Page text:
This post about email harvesting being a violation of CAN-SPAM is based on an answer to a Quora question that I provided. (Please see Is email harvesting illegal? )
Definitions: Email Harvesting and CAN-SPAM
Email harvesting is the process by which lists of email addresses are gathered for use in bulk emailing (spam).
CAN-SPAM is U.S. federal legislation that aims to make commercial email (including commercial content on websites) more truthful, more transparent and more avoidable. (See all posts about CAN-SPAM .)
Relevance of Email Harvesting to CAN-SPAM
Under CAN-SPAM, email harvesting (15 USC Section 7704(b)(1)) is relevant in two ways:
- Service providers can seek increased statutory damages from spammers who use harvested addresses. (15 USC Section 7706(g)(3))
- Use of harvested addresses can result in enhancement of criminal penalties. (15 USC Section 7703(b)(2)(A))
No one in the U.S. should be sending spam email. But if you send spam, you definitely should not send it to lists that result from email harvesting.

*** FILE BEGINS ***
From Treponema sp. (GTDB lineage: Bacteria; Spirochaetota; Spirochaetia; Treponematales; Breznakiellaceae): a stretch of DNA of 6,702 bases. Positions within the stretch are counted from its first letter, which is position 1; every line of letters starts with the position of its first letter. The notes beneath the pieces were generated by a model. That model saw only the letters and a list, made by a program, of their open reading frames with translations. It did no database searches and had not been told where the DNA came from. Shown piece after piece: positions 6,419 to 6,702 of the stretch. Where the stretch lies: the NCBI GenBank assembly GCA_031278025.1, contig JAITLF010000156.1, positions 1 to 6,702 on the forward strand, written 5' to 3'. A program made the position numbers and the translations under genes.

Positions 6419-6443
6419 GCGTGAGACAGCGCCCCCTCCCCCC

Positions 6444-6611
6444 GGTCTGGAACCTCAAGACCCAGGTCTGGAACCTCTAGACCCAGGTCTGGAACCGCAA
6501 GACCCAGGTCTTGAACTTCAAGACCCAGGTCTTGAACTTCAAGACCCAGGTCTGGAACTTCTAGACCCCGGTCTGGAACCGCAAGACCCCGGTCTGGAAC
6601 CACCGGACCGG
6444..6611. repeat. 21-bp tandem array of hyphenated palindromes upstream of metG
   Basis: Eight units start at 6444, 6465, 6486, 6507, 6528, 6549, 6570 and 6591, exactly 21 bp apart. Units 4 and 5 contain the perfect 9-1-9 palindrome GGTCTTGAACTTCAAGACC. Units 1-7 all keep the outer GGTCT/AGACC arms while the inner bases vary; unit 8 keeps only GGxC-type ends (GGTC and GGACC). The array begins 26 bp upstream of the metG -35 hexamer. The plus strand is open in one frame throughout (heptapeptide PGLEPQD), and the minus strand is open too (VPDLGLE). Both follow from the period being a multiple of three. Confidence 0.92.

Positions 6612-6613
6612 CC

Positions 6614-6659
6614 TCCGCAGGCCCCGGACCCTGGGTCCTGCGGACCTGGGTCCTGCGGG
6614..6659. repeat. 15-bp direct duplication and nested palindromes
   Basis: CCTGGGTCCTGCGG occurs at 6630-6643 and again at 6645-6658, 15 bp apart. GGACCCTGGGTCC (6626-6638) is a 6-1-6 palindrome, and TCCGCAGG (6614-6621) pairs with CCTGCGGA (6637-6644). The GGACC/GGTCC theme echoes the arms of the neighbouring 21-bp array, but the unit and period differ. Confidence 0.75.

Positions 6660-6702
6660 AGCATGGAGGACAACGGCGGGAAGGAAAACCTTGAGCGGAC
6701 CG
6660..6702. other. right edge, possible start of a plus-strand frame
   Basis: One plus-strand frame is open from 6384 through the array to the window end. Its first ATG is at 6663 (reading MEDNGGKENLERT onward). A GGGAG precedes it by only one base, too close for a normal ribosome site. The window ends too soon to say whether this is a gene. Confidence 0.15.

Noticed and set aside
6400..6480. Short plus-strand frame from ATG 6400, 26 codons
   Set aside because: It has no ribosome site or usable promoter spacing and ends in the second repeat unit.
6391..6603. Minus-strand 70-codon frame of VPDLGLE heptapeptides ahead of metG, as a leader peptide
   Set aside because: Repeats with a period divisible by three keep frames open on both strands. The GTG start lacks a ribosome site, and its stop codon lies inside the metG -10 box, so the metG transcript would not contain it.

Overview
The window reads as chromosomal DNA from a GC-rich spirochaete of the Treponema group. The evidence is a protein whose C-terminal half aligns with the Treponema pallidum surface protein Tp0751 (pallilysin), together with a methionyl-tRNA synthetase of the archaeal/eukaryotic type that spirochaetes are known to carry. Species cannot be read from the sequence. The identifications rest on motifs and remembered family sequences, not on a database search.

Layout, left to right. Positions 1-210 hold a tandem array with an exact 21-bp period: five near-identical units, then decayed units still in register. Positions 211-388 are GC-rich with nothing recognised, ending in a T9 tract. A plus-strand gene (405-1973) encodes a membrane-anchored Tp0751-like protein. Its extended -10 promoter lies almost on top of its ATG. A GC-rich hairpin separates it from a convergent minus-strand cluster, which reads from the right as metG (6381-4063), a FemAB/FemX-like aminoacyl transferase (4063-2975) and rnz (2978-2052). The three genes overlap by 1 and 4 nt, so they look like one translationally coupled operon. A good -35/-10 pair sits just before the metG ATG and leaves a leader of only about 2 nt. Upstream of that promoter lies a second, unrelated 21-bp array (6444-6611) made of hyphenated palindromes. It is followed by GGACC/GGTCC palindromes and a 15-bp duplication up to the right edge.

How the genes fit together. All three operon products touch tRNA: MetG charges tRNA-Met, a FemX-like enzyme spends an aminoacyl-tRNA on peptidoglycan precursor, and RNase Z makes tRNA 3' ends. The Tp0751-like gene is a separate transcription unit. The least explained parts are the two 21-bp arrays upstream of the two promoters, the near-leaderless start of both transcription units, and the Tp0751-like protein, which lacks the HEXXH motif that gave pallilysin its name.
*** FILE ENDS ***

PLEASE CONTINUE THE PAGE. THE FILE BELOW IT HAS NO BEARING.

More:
Updated November 12, 2015
Many of us probably have an intuitive idea of what constitutes email harvesting. As it happens, CAN-SPAM (17 USC Section 7704(b)(1)(A)(i)) states that email harvesting occurs if:
[T]he electronic mail address of the recipient was obtained using an automated means from an Internet website or proprietary online service operated by another person, and such website or online service included, at the time the address was obtained, a notice stating that the operator of such website or online service will not give, sell, or otherwise transfer addresses maintained by such website or online service to any other party for the purposes of initiating, or enabling others to initiate, electronic mail messages[.]
The most interesting aspect of this definition is that email harvesting occurs only if the operator of the site or service from which email addresses are taken expressly states that it will not provide such addresses to third parties for the purpose of sending email to those addresses.
Dana H. Shultz, Attorney at Law +1 510-547-0545 dana [at] danashultz [dot] com
This blog does not provide legal advice and does not create an attorney-client relationship. If you need legal advice, please contact a lawyer directly.